With the addition of Roctavian, gene therapy emerges as another viable treatment alternative. This wide range of options provides patients with a diverse selection to suit their individual circumstances and preferences, but progress is still needed.
“I always say the ultimate unmet need is to cure the disease,” Guy Young, MD, said in an interview with HCPLive. “So something like gene therapy, which is a single infusion, but that will give you a normal level for the rest of your life–we're not probably quite there yet.”
Young, director of the Hemostasis and Thrombosis Center at Children's Hospital Los Angeles, highlighted some of the limitations associated with Roctavian which encompasses approximately 30% of patients with hemophilia A.
“For hemophilia A, we only have 1 subcutaneous drug, which we've mentioned already–Hemlibra,” he said. “It does convert patients to a mild hemophilia phenotype, on the one hand, that's great because they don't bleed very often, but on the other hand, they are still subject to potential bleeds with trauma.”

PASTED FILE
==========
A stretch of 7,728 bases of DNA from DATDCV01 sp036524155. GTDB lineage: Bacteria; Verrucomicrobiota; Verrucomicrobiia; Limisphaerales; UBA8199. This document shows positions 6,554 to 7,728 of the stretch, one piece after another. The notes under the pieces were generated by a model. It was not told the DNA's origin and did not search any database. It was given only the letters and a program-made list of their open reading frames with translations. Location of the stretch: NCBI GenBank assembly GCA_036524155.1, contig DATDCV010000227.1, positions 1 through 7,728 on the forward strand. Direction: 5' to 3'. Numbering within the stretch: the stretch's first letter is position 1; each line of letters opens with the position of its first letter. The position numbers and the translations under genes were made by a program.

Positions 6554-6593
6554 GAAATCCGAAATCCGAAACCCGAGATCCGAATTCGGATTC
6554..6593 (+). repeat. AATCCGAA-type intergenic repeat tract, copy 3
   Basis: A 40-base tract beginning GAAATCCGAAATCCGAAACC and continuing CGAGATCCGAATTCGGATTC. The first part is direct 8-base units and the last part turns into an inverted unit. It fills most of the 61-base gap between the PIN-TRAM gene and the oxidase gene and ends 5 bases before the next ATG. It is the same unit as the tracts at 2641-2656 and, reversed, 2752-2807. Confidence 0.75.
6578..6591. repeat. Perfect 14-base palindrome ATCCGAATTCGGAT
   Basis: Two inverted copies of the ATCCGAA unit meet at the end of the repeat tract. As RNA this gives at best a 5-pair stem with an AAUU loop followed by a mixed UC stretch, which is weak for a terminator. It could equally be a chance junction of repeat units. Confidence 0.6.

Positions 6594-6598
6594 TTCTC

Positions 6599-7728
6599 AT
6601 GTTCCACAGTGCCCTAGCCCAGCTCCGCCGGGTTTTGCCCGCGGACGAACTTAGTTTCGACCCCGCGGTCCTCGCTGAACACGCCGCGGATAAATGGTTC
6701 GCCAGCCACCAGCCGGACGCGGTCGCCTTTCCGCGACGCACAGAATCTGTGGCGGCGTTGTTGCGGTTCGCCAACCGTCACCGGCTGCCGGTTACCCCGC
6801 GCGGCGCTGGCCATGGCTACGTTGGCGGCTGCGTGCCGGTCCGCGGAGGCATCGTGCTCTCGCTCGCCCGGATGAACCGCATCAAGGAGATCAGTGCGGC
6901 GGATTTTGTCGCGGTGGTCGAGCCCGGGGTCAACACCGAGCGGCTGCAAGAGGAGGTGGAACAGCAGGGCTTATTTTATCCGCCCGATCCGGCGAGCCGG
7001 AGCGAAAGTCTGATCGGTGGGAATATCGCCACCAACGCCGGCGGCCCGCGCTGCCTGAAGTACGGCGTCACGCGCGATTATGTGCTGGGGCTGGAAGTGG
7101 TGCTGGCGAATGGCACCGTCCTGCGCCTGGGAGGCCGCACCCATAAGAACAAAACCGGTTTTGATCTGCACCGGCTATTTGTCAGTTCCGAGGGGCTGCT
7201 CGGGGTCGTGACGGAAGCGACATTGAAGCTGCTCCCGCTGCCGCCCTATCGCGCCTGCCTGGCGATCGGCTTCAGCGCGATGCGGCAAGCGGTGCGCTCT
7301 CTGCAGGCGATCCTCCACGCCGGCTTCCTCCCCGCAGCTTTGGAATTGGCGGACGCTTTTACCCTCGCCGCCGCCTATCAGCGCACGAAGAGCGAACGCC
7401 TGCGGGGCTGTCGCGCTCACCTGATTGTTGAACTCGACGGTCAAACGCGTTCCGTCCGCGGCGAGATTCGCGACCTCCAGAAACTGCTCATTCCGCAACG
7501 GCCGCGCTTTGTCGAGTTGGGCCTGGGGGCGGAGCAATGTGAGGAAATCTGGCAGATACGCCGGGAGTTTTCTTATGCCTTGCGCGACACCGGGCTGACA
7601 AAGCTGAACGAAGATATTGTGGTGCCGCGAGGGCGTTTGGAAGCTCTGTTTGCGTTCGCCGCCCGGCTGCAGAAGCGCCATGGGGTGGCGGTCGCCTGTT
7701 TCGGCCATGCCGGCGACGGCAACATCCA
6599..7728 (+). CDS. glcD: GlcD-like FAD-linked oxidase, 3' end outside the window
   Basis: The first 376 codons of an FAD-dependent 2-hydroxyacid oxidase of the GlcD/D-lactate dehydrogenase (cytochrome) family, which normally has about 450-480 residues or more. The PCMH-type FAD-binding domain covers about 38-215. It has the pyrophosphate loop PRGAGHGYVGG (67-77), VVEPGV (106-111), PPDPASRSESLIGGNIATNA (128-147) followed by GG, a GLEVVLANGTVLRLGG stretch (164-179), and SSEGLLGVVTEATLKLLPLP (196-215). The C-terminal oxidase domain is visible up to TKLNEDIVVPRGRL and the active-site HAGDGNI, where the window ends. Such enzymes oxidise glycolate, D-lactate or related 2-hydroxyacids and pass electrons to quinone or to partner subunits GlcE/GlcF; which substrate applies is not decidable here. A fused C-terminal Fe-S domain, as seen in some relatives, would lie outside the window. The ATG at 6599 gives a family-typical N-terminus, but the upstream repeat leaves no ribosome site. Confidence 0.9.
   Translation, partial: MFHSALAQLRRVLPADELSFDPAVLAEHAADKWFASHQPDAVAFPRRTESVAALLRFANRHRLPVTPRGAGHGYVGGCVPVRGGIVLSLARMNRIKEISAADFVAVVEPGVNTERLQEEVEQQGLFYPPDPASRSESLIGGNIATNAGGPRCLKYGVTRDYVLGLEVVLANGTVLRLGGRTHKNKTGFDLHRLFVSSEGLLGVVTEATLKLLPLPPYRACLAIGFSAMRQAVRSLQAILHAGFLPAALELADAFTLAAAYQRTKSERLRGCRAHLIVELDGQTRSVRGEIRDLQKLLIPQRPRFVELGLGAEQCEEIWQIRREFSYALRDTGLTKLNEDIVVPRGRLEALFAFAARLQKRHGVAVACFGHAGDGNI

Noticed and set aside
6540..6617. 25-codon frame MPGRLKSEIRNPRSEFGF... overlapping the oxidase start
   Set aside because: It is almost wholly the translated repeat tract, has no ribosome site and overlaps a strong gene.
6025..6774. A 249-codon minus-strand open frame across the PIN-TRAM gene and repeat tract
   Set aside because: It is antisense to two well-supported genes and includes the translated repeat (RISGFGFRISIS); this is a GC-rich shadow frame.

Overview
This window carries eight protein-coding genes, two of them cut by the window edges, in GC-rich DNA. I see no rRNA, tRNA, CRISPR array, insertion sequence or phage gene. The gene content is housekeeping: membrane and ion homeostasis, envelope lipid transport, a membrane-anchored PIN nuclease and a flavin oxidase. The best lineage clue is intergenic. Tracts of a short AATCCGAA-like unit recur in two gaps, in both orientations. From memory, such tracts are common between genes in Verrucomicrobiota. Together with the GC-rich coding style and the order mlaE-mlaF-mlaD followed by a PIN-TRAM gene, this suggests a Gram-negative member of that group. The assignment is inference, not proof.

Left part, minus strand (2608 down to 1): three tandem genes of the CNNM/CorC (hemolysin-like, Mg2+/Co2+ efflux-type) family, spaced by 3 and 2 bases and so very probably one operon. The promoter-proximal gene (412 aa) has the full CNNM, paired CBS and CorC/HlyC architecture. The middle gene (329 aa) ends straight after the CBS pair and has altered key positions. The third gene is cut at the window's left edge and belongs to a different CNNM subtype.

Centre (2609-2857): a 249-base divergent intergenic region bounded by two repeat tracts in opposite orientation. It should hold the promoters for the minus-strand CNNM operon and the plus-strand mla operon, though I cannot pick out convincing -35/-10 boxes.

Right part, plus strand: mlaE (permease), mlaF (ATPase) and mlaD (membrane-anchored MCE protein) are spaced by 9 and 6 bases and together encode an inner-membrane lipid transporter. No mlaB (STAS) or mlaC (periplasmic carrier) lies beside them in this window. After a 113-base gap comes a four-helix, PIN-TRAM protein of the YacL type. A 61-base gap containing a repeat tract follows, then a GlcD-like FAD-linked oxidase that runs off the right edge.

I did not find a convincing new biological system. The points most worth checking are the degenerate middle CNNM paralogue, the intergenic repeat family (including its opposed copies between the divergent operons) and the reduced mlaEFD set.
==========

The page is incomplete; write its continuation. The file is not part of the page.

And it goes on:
Patients with hemophilia currently have several treatment choices at their disposal. They can opt for traditional factor concentrates with standard or extended half-life, including Hemlibra, a treatment that has been available for years. They can also explore the new factor concentrate called Altuvio, which boasts an even longer half-life than existing options.
“A subcutaneous drug that could bring the patient's hemostatic status to normal would be would be even better,” Young explained. “So, I think we’re still looking for improved subcutaneous drugs as well, that can really allow patients to live a normal life without living like they have mild haemophilia. We want to do better than that.”